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Almost all scientists and engineers are involved in the modeling of natural phenomena, i.e., the development of conceptual and mathematical abstractions to simulate physical events. This accounts for the remarkable advances in transportation, communication, materials processing, manufacturing, medicine, and biotechnology since the beginning of the industrial revolution. Today this subject is referred to simply as computational science or computational mechanics – phrases that encompass science and engineering subjects dealing with numerical simulations of a variety of physical systems. Computational investigations now constitutes a “third scientific methodology,” distinct from the traditional methods of analytical and experimentation investigations.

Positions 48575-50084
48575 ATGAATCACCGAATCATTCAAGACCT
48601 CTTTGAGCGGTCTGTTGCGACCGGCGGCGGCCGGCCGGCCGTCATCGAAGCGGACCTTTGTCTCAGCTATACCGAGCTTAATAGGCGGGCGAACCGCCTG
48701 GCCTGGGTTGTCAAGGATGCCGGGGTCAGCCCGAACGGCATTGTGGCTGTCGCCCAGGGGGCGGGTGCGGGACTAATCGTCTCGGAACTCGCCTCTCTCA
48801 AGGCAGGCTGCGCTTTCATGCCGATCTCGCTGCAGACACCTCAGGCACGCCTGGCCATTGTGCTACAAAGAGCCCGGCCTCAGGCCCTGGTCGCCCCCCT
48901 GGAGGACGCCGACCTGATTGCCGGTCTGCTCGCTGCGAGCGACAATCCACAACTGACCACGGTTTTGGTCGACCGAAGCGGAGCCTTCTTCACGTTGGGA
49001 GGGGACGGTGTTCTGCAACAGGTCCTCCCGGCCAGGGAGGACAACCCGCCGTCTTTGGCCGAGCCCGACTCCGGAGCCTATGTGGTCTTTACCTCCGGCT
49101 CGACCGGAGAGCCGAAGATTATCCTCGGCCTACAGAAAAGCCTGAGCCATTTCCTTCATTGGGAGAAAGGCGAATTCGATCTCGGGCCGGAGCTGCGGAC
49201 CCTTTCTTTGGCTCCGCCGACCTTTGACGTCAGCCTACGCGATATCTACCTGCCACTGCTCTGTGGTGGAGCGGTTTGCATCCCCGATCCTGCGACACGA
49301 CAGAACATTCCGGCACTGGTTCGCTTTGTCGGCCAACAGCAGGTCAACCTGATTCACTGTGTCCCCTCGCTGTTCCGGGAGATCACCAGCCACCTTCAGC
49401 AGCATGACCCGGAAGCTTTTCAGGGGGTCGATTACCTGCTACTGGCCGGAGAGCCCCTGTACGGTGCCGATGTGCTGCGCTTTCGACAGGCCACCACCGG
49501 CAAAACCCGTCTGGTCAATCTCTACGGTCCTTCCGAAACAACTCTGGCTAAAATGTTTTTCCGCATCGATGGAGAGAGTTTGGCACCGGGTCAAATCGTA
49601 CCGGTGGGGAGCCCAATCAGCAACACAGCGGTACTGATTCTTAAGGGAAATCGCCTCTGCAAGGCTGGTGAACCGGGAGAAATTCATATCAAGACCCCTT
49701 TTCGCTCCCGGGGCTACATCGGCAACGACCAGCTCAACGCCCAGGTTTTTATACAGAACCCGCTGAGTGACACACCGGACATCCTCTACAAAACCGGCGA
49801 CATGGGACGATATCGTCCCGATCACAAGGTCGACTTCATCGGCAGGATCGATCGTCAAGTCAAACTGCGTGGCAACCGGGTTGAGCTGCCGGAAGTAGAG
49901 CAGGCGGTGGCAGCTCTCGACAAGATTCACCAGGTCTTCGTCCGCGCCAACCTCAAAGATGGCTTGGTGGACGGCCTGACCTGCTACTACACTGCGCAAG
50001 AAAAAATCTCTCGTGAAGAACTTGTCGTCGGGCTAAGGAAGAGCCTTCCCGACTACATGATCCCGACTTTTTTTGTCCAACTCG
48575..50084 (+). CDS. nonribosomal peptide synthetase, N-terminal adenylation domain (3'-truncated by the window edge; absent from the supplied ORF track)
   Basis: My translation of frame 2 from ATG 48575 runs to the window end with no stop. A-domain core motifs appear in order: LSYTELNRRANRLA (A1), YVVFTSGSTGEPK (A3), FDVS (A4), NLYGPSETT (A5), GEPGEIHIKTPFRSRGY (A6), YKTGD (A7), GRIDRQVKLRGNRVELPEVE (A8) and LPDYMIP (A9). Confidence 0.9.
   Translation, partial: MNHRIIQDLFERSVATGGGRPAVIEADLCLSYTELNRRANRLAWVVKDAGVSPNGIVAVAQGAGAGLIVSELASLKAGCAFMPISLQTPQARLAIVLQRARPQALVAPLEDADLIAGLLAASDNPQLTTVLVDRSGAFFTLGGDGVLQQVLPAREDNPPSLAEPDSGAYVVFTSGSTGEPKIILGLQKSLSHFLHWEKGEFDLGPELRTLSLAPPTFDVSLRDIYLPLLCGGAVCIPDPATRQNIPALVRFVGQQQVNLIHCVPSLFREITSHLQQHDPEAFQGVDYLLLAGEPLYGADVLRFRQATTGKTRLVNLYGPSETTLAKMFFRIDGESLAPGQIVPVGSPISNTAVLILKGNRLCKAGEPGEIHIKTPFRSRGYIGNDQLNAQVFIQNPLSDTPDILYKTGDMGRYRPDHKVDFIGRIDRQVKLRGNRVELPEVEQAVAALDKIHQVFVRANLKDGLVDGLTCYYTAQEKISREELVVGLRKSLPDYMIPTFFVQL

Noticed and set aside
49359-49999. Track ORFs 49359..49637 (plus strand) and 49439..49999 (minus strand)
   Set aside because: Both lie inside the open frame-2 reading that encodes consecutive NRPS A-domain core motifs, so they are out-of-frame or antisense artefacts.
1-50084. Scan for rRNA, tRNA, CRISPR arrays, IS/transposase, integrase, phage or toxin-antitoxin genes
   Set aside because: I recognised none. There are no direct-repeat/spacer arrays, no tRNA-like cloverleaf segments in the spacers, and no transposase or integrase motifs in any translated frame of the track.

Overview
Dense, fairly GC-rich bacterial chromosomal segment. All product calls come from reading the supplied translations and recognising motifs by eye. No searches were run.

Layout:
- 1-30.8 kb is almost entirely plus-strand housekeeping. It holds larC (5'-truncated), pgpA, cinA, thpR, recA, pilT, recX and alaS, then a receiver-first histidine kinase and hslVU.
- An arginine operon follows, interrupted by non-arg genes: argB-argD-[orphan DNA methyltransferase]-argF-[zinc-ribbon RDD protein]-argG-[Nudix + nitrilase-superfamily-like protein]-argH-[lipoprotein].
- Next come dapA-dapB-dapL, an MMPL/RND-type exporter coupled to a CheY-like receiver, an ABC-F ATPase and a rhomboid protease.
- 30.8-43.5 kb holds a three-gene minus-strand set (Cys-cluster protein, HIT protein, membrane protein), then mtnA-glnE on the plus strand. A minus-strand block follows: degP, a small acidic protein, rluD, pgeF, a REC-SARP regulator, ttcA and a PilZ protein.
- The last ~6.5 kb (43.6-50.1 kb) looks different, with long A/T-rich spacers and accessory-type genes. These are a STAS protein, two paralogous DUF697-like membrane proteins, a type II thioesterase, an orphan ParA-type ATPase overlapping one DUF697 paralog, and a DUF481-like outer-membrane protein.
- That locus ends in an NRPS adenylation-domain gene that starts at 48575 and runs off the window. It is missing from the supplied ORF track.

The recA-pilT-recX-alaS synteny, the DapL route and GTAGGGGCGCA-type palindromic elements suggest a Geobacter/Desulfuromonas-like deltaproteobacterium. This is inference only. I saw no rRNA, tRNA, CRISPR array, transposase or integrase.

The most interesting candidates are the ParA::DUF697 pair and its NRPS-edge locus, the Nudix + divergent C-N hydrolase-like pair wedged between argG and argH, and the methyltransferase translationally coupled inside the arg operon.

Professor Reddy’s Advanced Computational Mechanics Laboratory (ACML) at Texas A&M University is dedicated to state-of-the-art research in the development of novel mathematical models and numerical simulation of physical phenomena. The ACML computing facilities include a 16-node supercomputer comprised of 1-head node, 11-compute nodes and 4-Gluster storage nodes. Each compute node has: Dual Hexa-Core E5-2630 “Sandy Bridge” 2.3 GHz Processors, 32 GB RAM and 256 GB SSD scratch storage. The system also has 66 TB of archival storage space.